Weapons of Math Destruction – A Review

I had been meaning to read this book for a while. It features on many recommended reading lists for data science and its author, Cathy O’Neil, was a proponent of data science who co-authored “Doing Data Science”, an excellent practical introduction to the subject. So I was interested to read what might be the antidote to some of the current big data hubris. Having started to read it a while back but put it aside, a recent holiday to Poland gave me a chance to revisit it.

O’Neil lays her cards on the table from the beginning stating in the introduction that she is no longer a big data evangelist. She is a former maths professor who left academia to work in quantitative finance at a hedge fund. Disillusioned with this work following the crash of the late noughties, she rebranded herself as a data scientist to work in ecommerce. Her latest venture is a company that audits algorithms for fairness.

As you might have guessed from the title, in this book the author equates big data algorithms to weapons of mass destruction that can wreak devastating consequences on a huge scale. She calls them weapons of math destruction (WMDs) and outlines their bomb parts as opacity, scale and damage. Typically such algorithms work as black boxes, their decision making processes invisible but inviolable at the same time. Results from these algorithms form a self-fulfilling prophecy feedback loop where the models outputs help to perpetuate the environment that justifies their assumptions. And big data technologies mean that these algorithms, or models, can scale massively and therefore have the potential to unfairly impact the lives of many people.

Plenty of examples of WMDs are presented throughout the book in areas like finance, education, justice, employment, insurance, real estate and politics. We read how algorithms measuring traders performance incentivised underestimation of risk, how algorithms used to rank US colleges led to massive increases in college tuition fees, how predictive policing models can result in the criminalisation of poorer neighbourhoods, how algorithms used by finance companies for assessing creditworthiness can serve to maintain unequal access to credit and so on. Many other examples are given and for more details you’ll have to read the book!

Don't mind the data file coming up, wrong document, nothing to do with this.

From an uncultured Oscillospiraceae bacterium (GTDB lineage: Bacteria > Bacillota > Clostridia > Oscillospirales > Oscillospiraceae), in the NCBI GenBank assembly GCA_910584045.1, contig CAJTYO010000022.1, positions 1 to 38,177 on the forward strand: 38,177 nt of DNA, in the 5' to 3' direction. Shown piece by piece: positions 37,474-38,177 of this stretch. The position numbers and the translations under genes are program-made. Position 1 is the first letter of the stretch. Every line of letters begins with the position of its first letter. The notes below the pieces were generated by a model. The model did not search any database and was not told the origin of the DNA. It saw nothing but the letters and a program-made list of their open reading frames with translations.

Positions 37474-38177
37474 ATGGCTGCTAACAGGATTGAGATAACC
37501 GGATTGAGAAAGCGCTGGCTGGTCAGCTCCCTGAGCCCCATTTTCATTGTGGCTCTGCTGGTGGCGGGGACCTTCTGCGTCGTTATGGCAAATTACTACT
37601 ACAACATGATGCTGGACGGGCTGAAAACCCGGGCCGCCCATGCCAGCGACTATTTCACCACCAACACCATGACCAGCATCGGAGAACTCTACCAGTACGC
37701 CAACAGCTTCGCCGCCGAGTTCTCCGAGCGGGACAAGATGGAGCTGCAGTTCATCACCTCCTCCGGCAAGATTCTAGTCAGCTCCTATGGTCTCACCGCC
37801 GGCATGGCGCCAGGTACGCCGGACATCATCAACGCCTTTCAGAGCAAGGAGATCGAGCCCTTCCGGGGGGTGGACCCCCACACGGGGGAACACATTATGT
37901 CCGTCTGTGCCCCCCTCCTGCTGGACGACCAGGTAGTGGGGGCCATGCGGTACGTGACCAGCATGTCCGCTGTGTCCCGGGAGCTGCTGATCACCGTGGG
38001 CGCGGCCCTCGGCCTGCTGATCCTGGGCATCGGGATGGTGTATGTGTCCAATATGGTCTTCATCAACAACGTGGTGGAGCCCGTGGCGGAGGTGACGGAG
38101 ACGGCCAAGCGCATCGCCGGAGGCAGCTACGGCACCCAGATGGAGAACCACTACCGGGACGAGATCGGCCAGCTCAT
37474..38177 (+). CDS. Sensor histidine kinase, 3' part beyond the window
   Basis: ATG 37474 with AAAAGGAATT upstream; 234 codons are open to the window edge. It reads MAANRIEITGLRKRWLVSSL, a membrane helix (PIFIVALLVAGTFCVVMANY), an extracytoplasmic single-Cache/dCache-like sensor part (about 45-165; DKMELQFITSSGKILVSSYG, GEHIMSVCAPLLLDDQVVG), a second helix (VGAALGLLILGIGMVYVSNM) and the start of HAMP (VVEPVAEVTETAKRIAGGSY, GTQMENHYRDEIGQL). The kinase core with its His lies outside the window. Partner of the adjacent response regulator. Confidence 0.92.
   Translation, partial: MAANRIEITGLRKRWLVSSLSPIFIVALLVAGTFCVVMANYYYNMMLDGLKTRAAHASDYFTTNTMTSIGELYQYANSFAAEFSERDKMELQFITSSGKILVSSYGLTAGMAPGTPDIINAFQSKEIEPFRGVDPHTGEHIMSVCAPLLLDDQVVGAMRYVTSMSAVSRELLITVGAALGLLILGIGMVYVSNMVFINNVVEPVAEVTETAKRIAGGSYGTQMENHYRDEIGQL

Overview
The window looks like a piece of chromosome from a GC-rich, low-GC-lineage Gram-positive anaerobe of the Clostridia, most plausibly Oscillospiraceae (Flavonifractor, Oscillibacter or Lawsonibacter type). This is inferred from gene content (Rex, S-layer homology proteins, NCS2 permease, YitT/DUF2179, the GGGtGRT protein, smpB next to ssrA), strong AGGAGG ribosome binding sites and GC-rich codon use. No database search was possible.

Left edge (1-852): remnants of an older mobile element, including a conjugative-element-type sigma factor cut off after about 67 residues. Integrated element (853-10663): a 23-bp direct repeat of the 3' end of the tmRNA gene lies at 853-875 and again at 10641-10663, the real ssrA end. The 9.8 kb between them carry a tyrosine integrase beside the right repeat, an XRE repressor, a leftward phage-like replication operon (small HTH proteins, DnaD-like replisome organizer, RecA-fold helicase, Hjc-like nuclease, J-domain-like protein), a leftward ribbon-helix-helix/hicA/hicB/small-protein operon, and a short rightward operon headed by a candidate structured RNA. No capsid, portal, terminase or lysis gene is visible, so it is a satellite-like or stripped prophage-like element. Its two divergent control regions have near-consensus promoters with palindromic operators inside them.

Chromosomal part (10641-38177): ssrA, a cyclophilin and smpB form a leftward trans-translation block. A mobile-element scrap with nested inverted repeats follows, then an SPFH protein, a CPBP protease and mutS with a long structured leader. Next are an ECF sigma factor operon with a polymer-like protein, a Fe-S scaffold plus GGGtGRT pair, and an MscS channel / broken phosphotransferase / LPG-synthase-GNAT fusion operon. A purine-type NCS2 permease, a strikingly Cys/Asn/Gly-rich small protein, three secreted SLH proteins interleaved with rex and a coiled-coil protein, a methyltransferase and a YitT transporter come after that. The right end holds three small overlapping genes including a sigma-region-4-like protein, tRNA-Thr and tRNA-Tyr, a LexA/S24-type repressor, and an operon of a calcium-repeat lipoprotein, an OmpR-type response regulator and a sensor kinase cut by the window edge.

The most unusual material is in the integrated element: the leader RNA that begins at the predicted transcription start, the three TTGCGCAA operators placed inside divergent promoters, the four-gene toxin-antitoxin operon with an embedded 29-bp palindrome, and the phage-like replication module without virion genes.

One thing to consider is if a model is built to optimise profits for it’s designers, and it does that extremely well but at the same time results in certain sectors of society being treated unfairly, is this the fault of the algorithm or those who designed it? To my mind the problem isn’t with the algorithm. The author acknowledges this as she mentions a number of times that it is the purpose or objective which the model is designed for that’s the problem.  However it could be made clearer that the problem isn’t algorithms per se but rather that they are designed with a particular goal in mind and if optimised ruthlessly to achieve this, will do so, often at the expense of fairness.

While definitely recommending this book, I have some other slight quibbles. It’s very “American-centric”, nearly all the examples are from America. In fact one could read the book as a withering critique of elements of American society rather than a treatise on the dangers of algorithms that scale. Some recommendations are made, a Hippocratic Oath for data scientists and the need to incorporate considerations of equality and fairness into algorithmic evaluation measures but the book is short on solutions. There is no mention at all of the recent GDPR legislation which came into force in the EU earlier this year and which in Articles 13-15 provides for the right to an explanation for those affected by automated decision making of machine learning models. A bit surprising given model opacity is one of the criteria for a WMD. Also,  there is no mention of the huge potential of big data for good. The idea of social enterprise as an alternative to traditional business models has been very much promoted within the EU in recent years and big data offers huge promise for organisations with a people, profit, place focus.

Notwithstanding the above this is an interesting and thought-provoking book that deserves to be read by anybody with an interest in the broader implications for society of big data and data science.

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